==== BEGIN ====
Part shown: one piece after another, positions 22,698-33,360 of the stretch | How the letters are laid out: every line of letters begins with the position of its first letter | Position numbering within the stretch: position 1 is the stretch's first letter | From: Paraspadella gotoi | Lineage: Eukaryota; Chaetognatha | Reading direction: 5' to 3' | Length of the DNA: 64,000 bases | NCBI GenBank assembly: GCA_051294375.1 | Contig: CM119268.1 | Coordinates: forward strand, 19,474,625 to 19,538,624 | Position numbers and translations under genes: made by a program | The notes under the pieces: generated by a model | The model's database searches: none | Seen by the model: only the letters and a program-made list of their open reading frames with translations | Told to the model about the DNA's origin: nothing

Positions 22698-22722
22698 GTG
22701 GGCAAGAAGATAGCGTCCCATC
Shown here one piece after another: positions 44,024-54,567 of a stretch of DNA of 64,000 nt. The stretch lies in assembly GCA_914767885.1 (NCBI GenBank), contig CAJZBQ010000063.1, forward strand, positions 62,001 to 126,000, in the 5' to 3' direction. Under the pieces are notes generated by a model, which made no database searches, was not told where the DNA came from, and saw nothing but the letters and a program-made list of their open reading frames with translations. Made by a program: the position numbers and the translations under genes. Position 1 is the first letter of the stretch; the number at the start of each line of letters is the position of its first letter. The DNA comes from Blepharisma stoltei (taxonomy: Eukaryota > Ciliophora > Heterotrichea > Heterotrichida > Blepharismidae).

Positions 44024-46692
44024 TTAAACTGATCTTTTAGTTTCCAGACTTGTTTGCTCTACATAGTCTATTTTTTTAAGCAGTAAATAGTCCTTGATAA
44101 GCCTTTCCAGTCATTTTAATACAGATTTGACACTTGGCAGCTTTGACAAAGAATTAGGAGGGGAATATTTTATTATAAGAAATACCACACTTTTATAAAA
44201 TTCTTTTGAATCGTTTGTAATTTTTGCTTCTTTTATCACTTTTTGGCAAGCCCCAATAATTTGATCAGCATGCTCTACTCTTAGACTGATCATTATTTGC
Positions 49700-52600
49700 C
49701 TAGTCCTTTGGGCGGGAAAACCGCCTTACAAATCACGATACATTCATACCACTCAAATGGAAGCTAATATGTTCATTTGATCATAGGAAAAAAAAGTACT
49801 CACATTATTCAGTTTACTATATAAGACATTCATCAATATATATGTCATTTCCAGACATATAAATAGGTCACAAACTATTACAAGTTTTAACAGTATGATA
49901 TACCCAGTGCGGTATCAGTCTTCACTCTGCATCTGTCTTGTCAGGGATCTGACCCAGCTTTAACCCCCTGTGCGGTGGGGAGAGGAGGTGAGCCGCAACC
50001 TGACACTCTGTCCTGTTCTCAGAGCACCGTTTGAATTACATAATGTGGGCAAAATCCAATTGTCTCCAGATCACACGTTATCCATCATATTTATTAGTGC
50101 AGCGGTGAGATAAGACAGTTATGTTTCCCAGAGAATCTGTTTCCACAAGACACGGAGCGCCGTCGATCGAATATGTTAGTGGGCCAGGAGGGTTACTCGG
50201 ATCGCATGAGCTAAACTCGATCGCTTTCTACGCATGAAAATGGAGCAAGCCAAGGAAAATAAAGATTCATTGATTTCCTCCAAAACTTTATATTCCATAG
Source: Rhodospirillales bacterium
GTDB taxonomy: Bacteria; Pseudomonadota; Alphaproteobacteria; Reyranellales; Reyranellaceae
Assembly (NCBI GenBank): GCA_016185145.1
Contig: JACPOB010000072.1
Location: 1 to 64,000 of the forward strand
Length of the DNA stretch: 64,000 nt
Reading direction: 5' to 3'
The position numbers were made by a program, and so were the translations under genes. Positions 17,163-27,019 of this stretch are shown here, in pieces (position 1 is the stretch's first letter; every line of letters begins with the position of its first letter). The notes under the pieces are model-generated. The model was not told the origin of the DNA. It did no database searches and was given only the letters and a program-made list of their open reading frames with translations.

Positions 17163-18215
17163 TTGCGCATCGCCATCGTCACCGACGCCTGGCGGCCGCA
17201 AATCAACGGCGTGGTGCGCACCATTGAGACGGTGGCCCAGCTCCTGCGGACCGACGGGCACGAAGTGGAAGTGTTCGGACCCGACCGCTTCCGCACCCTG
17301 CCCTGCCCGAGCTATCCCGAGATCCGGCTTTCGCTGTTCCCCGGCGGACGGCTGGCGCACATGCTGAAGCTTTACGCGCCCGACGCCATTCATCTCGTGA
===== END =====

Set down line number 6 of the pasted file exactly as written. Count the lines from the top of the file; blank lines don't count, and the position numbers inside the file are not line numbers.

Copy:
Positions 44024-46692